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As Ohio Distributes Vaccine, DeWine Warns Pandemic Isn't Over Yet

A phial of the Pfizer-BioNTech COVID-19 vaccine at the Royal Victoria Hospital, in Belfast, Tuesday Dec. 8, 2020.
Liam McBurney
/
Pool via AP
A phial of the Pfizer-BioNTech COVID-19 vaccine at the Royal Victoria Hospital, in Belfast, Tuesday Dec. 8, 2020.

Ohio should receive 420,000 doses of the COVID-19 vaccine by Christmas, Gov. Mike DeWine said at a briefing on Tuesday.

Eight hospitals received their first batch of the Pfizer vaccine today, joining the two hospitals – Ohio State's Wexner Medical Center and UC Health – that got vaccine shipments yesterday. DeWine said he's been told Ohio will continue to get vaccines, including a new one from Moderna, through the end of December.

Medical professionals from across the state joined DeWine to discuss their institution's distribution of the vaccine. That included Kasi Gardner, a registered nurse at Mercy Health Springfield Regional Medical Center, who received the COVID-19 vaccine during the briefing.

Lt. Gov. Jon Husted spoke about his visit Tuesday to the Ohio Health Riverside Methodist Hospital, where vaccines will be distributed to the staff over the next 24 hours.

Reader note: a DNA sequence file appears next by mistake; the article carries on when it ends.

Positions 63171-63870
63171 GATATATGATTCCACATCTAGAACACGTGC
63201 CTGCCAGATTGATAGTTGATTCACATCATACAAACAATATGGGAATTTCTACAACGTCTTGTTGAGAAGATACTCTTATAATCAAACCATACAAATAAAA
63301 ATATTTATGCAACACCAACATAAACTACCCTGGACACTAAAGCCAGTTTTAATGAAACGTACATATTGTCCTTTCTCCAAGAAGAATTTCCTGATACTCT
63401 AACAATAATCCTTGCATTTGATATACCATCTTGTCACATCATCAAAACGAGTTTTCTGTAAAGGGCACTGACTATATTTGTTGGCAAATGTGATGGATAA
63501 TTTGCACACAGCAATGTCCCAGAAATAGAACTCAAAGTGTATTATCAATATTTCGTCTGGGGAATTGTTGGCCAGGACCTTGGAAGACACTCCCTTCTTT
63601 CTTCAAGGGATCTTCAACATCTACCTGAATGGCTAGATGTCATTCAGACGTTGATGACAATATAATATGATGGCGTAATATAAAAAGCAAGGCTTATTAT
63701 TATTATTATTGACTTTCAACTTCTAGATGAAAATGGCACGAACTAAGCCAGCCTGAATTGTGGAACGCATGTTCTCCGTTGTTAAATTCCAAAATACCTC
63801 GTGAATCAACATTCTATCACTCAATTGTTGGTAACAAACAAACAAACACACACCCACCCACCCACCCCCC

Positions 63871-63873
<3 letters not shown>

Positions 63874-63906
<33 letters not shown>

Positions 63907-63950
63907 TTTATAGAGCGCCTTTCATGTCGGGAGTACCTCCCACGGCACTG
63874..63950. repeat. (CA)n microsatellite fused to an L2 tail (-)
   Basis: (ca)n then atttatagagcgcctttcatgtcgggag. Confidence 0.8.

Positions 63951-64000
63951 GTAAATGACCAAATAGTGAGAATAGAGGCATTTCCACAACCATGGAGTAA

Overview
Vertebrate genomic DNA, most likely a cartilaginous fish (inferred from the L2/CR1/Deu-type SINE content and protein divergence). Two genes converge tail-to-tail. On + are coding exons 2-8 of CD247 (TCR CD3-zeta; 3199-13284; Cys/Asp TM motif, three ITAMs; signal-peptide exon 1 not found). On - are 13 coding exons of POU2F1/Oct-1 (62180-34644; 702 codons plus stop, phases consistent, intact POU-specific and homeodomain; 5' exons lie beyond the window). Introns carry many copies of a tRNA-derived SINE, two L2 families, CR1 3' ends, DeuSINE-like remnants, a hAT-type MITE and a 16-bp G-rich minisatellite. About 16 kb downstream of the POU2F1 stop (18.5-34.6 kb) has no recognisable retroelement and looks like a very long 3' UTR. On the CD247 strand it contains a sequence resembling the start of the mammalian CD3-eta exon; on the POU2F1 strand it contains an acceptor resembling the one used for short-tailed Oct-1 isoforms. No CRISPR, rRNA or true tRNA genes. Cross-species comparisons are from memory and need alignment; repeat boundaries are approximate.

"The term I heard today was that this is the beginning of the end," Husted said. "This was hope."

The Ohio Department of Health reported concerning increases in COVID-19 numbers, however, with 8.755 new cases and 103 deaths in the last day. The state also reported 614 new hospitalizations, its second-highest on record, and 74 ICU admissions.

DeWine said Holmes County has the lowest spread of COVID-19 in the state, which is still almost four times what the CDC considers high incidence. Counties with the highest incidence are geographically spread across Ohio.

Although DeWine said there is hope with the vaccine, Ohio still has to work to stop community spread.

"We now have more patients just in the ICU than we had total patients hospitalized at our peak this summer," DeWine said.

DeWine expects local health departments to start receiving vaccines next week. The state is sending them additional guidance today to begin coordinating future distribution of the vaccine, prioritizing those living in congregate settings. Only nursing homes that have not signed up with pharmacies will be taken care of by local health departments.

DeWine said local health departments should also prioritize health care providers who are not getting the vaccine elsewhere.

As discussions continue over another COVID-19 relief bill, the Republican governor called for Congress to pass funding to help the state pay for distributing vaccines. But he added that the state will find a way to pay for it no matter what.

"We will get people vaccinated in Ohio," DeWine said.

DeWine warned the pandemic is far from over, and it will take months before precautions such as mask wearing and physical distancing can end.

"It's good news. We're happy about it. We're excited about it, but we have to get ourselves out of it," DeWine said.